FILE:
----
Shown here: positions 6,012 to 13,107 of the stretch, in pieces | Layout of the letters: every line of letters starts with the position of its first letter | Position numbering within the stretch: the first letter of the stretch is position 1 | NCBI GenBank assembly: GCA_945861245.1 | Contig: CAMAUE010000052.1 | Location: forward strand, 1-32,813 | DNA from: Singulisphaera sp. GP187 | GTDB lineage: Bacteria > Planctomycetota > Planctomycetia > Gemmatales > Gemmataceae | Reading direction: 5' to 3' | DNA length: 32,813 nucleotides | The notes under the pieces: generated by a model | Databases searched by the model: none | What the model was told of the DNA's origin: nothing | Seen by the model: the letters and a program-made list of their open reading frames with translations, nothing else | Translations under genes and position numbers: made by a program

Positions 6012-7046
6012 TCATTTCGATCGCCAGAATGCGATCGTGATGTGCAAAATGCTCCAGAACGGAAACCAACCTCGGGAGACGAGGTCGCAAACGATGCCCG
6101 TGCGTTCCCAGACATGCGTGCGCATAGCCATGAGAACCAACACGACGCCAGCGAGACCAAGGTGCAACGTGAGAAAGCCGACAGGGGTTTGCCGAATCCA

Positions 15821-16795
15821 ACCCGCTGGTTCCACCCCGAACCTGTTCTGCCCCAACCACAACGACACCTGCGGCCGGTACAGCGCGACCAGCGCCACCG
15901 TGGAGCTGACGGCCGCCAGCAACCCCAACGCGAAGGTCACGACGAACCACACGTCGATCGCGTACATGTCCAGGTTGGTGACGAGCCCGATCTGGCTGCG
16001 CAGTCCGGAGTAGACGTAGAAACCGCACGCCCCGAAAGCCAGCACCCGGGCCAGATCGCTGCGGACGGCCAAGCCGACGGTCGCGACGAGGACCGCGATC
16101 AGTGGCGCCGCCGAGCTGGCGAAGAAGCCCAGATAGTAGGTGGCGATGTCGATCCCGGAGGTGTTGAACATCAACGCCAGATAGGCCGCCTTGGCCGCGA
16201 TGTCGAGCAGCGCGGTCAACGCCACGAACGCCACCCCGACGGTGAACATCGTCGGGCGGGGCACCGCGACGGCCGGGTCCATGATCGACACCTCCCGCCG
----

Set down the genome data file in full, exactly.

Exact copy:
Shown here: positions 6,012 to 13,107 of the stretch, in pieces | Layout of the letters: every line of letters starts with the position of its first letter | Position numbering within the stretch: the first letter of the stretch is position 1 | NCBI GenBank assembly: GCA_945861245.1 | Contig: CAMAUE010000052.1 | Location: forward strand, 1-32,813 | DNA from: Singulisphaera sp. GP187 | GTDB lineage: Bacteria > Planctomycetota > Planctomycetia > Gemmatales > Gemmataceae | Reading direction: 5' to 3' | DNA length: 32,813 nucleotides | The notes under the pieces: generated by a model | Databases searched by the model: none | What the model was told of the DNA's origin: nothing | Seen by the model: the letters and a program-made list of their open reading frames with translations, nothing else | Translations under genes and position numbers: made by a program

Positions 6012-7046
6012 TCATTTCGATCGCCAGAATGCGATCGTGATGTGCAAAATGCTCCAGAACGGAAACCAACCTCGGGAGACGAGGTCGCAAACGATGCCCG
6101 TGCGTTCCCAGACATGCGTGCGCATAGCCATGAGAACCAACACGACGCCAGCGAGACCAAGGTGCAACGTGAGAAAGCCGACAGGGGTTTGCCGAATCCA

Positions 15821-16795
15821 ACCCGCTGGTTCCACCCCGAACCTGTTCTGCCCCAACCACAACGACACCTGCGGCCGGTACAGCGCGACCAGCGCCACCG
15901 TGGAGCTGACGGCCGCCAGCAACCCCAACGCGAAGGTCACGACGAACCACACGTCGATCGCGTACATGTCCAGGTTGGTGACGAGCCCGATCTGGCTGCG
16001 CAGTCCGGAGTAGACGTAGAAACCGCACGCCCCGAAAGCCAGCACCCGGGCCAGATCGCTGCGGACGGCCAAGCCGACGGTCGCGACGAGGACCGCGATC
16101 AGTGGCGCCGCCGAGCTGGCGAAGAAGCCCAGATAGTAGGTGGCGATGTCGATCCCGGAGGTGTTGAACATCAACGCCAGATAGGCCGCCTTGGCCGCGA
16201 TGTCGAGCAGCGCGGTCAACGCCACGAACGCCACCCCGACGGTGAACATCGTCGGGCGGGGCACCGCGACGGCCGGGTCCATGATCGACACCTCCCGCCG